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Juliana - Albert Oscar Baba, Belly Dancing and Ray Price

Juliana - Albert Oscar Baba, Belly Dancing and Ray Price
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  • Juliana - Albert Oscar Baba, Belly Dancing and Ray Price

    Post #1 - September 5th, 2004, 12:40 pm
    Post #1 - September 5th, 2004, 12:40 pm Post #1 - September 5th, 2004, 12:40 pm
    My girlfriend's parents are in town for the weekend, and it was her mother's birthday last wek, so we decided to take them out for an exciting night on the town the likes of which would be difficult to come across in Wichita KS. After ruling out chicago-style pizza, and korean BBQ, I had a moment of inspiration - a night of postcolonial exotica at Juliana, the Assyrian restaurant and night club at Peterson and Sacramento. You may have seen it on such WTTW programs as "Check, Please".

    The show starts at 9:30. We arrived at 8. There were no customers in the restaurant; 15 waiters in cummerbunds and vests smoked at the bar, the manager flitted around in a dapper suit, and the belly-dancers, still in their civvies, were eating dinner at the only occupied table.

    Cocktails, a bottle of water, some ho-hum complimentary hummus, more cocktails, then a veggie sampler and a plate of assyrian kibbe got us started. Standouts in the veggie plate were a ground walnut relish, roasted eggplant and cold spinach, plus a pleasant tabbouleh and two really fabulous tiny balls of felafel. The assyrian kibbe was delicious - a bulghur pancake stuffed with ground lamb and cumin and cinnamon, aromatic and savory, with a sour spicy jalapeno relish (the edges of the jalapenos glowed under the blacklight - as did Kerensa's gin and tonic, but don't take my word for it, try it yourself).

    By then it was around 9:00 - 2 other tables had customers, we ordered our main courses and had another round of drinks - everyone was feeling pretty good. I ran into the manager on the way to the bathroom and told him it was the mother's birthday, and he pulled out a sheet of paper and pack of Dunhills, and used the cigarette box as his writing desk to take down her name "RUSTY/BD TABLE 17".

    Main courses came in - my lamb chops were a little dry, the flayed drumsticks they sell as "chicken chops" were better, but best of all were the kebabs, especially the chicken, large red crusted chunks of juicy breast meat, and the kofta kebab, ground seasoned lamb. All this came over OK rice, with tasty turnip pickles and al-khaymeh style pita.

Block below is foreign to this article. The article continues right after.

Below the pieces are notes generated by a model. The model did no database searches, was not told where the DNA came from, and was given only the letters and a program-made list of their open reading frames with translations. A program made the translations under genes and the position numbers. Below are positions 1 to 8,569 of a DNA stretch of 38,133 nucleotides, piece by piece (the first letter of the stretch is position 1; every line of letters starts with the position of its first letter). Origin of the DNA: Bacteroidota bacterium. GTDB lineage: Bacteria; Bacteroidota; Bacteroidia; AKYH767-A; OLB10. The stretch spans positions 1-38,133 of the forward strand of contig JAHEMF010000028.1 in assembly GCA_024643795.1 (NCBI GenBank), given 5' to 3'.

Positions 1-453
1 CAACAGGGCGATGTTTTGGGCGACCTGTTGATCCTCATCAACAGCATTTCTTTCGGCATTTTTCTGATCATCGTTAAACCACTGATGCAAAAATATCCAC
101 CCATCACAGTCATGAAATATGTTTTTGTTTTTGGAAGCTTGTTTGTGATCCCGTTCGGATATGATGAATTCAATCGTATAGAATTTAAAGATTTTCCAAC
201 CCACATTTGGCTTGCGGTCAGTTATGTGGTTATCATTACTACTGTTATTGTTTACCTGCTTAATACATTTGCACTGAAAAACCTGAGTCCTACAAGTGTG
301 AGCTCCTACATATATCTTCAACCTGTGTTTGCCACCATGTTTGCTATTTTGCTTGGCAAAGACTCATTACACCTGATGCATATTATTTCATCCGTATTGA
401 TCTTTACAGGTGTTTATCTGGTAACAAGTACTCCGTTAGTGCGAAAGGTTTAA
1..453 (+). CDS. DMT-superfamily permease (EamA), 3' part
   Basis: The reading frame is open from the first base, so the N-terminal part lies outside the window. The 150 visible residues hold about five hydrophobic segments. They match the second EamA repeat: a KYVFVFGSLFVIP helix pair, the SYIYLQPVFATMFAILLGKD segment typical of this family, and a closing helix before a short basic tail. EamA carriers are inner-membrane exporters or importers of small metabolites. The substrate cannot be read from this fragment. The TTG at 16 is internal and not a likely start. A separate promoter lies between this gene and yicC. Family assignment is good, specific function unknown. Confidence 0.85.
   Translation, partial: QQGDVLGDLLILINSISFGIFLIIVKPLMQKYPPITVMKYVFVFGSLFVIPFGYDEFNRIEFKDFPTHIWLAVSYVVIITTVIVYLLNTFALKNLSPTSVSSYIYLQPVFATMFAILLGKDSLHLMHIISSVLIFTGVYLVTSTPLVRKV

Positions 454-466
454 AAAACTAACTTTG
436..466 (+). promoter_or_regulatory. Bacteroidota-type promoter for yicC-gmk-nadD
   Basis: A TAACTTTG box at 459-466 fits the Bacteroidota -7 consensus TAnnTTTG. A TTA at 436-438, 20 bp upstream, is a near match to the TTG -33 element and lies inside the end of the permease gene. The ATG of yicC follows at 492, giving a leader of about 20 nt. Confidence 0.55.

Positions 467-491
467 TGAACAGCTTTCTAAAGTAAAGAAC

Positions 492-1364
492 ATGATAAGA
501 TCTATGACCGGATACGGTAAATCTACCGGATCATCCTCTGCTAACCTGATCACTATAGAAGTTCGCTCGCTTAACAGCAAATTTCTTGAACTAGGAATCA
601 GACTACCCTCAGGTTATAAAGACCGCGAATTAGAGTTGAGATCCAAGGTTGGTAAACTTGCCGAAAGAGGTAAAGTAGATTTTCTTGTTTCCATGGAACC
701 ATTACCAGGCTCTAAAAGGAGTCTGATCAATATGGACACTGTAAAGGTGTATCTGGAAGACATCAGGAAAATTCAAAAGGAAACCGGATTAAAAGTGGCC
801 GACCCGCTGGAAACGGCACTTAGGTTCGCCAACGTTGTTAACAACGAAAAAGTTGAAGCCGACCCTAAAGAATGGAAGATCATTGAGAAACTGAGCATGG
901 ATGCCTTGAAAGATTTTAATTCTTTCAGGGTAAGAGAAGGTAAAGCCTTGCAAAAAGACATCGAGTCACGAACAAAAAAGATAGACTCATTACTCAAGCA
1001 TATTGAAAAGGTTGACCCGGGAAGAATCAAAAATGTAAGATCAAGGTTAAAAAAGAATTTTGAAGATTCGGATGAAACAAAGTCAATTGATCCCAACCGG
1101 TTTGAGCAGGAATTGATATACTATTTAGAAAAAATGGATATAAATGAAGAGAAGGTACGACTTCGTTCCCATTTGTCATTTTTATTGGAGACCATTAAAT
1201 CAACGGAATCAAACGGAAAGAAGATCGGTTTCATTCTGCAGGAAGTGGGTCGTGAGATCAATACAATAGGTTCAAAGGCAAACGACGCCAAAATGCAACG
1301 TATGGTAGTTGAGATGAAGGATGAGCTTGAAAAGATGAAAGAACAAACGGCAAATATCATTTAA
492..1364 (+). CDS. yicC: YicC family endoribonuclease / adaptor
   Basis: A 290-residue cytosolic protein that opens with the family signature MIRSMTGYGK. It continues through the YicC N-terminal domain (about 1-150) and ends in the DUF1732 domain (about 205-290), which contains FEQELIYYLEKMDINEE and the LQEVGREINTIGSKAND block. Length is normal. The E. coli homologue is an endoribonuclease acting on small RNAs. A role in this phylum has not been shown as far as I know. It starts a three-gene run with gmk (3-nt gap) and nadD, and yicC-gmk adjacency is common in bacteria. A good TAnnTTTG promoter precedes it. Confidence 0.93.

Another drink for the lushes at table 17, and the band started to play, accompanied by synchronised laser light/fog machine effects. Then, internationally renowned recording artist Albert Oscar Baba stepped up to the mike, and dazzled us with his assyrian light jazz vocal riffs. The belly dancers, still in form-fitting night-club wear, became overwhelmed by the music, and couldn't resist a choreographed prance around the dance floor, a little teaser of what was to come.

    We began to get a little sleepy after the band's first set at 10:15 and asked for the check. "OH NO - you're not leaving yet! Maybe after the belly dancers are finished I'll let you leave. THERE IS A SURPRISE COMING!" So, those that wanted drank again, and we hunkered down for the long haul.

    Albert Oscar emerged once more with the lovely Adriana in tow, a silicone-enhanced Persian beauty, decked out in green silk and rhinestones, with an alarmingly low waisband and an artfully exposed back. She danced unadorned, hips switching like mad, then put a sword on her head, and slithered across the tiles, then in what must be an avant garde twist, danced with a gold-painted curved cane, twirling and tossing like a drum majorette on speed. There were 10-12 tables full now, and Adriana gave each personalized attention, a smile and wink, a jiggle and a shake. I was, needless to say, entranced.

    And then, while my brain was still agog from the undulations and the ululations, Albert Oscar Baba, internationally renowned recording artist, announced "We have a birthday! Where is Rusty?". He sang a rendition of the birthday song that would put Wayne Newton to shame, then sang it again in Arabic. He might not have actually been on one knee while singing, but he gave the impression that he was. Rusty giggled and blushed. Then 4 pieces of baklava with one shining candle came out from the kitchen, and Oscar Albert exhorted Rusty to make her wish and blow.

    She did, we ate the baklava, and started to stand up, when once more the waiter stopped us and said "NOT YET, THE SURPRISE ISN'T FINISHED". Albert Oscar approached once more, and invited Rusty and her beau to grace the dance floor. He serenaded her with a bossa nova version of Ray Price's "The Good Times", and when he noticed Rusty singing along, he brought over the mike and she sang harmony to his melody, fulfilling her life long dream to sing in a nightclub in the big city.